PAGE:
Set in the rural midlands of England, The Rainbowrevolves around three generations of the Brangwen family over a period of more than 60 years, setting them against the emergence of modern England. When Tom Brangwen marries a Polish widow and adopts her daughter as his own, he is unprepared for the conflict and passion that erupt. Suffused with biblical imagery, The Rainbow addresses searching human issues in a setting of precise and vivid detail.
In The Rainbow, D. H. Lawrence challenged the customary limitations of language and convention to carry into the structures of his prose the fascination with boundaries and space that characterize the entire novel. A visionary novel, considered to be one of Lawrence's finest, it explores the complex sexual and psychological relationships between men and women in an increasingly industrialized world.
Public Domain (P)2010 Tantor
"Lawrence is the most Dostoevskian of English novelists, in whose best work conflicting ideological positions are brought into play and set up against each other in dialogue that is never simply or finally resolved." (David Lodge)
Researcher/oral historian and fitness enthusiast from Austin, TX, currently residing in San Diego. I love to read, but traditional books require a person to be sedentary while reading. Audio books make it possible for me to increase both my physical activity and reading quantity.
D.H. Lawrence is a literary genius. After listening to The Rainbow, the Lost Girl, and Lady Chatterlay's Lover, I positively worship Lawrence. I built him a shrine and everything. Kidding aside, Lawrence is deep, cerebral, and emotional. This is life-altering fiction. But not for everyone. Most people won't be able to listen to it. Reading would be better than listening, but I don't think most people would tolerate reading it either.They would think that it drags and is too repetitive and boring. Lawrence is all cerebral emotionality and internal dialogue with very little action. Lawrence is obsessed with using the word "vaguely." Most people would probably say that his vocabulary was stunted and he over-relied on "vaguely" but I believe Lawrence's repetitive and crutch-like overuse and misuse of certain words was purposeful, much in the same way Picasso used blue paint during his "Blue Period." I adore everything Lawrence wrote, but I read the unabridged version of Tolstoy's War and Peace just for fun and thought It was one of the best books I've ever read. If you're like me, you'll love listening to The Rainbow and all of Lawrence's works.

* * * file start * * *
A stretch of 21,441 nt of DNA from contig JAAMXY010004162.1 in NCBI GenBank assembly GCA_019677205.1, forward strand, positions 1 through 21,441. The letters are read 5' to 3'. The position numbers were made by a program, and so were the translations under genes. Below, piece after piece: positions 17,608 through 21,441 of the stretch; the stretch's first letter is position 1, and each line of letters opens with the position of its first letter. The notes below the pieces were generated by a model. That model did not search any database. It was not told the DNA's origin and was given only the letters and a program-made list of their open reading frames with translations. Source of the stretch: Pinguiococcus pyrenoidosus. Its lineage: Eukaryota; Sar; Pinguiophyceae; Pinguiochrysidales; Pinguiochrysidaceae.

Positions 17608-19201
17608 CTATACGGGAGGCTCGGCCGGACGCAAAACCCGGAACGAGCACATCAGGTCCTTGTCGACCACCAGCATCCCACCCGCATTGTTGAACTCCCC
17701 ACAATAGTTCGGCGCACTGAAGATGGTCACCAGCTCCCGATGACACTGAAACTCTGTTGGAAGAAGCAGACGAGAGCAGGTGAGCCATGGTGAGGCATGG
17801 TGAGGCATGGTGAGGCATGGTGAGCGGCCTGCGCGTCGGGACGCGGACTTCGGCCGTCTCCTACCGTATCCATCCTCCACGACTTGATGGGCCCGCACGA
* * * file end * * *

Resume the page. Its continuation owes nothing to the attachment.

I *hated* the reader for this work because her tone was completely off. She read with an upbeat, fast, prim and proper affect that, when coupled with her British accent would have been perfectly fabulous for a Victorian romance or the like. However, The Rainbow is a serious book with heavy themes. Lawrence's prose and musings about his character's inner worlds and the human condition need to be really savored and processed, not rushed through as if the narrator were reading a "Jeeves" comedy. First audiobook that I couldn't stand more than 15 minutes of. What a waste of money.
As stated above, her tone, pacing, and inflection were completely off.
Tired teacher. That is, REtired teacher.
I hesitate to review this book because I am totally missing the point. Many members in my family have raved about this book, some going so far as to declare it a spiritual experience, but I just don't see it. I have to admit I was bored through most of it. And just when I thought I was getting into it a bit, Lawrence takes a left turn and I got lost. Just didn't enjoy it. It seemed to me like paragraph after paragraph of "They love each other, they love each other not." As my friend Paul says, "D.H. Lawrence could write. But somebody should have stopped him." Right now, I agree with Paul. Maybe I will change my mind when I grow up and reread it, but I just don't think I will ever have the time to spend on it again. There are too many good books out there.
While Lawrence is a champion of reinterpreting tension between the sexes, he too frequently indulges in a desultory contemplating of navels. However, this first book in the Branguin series is compelling, if long-winded, and I'll expect more from Women in Love.
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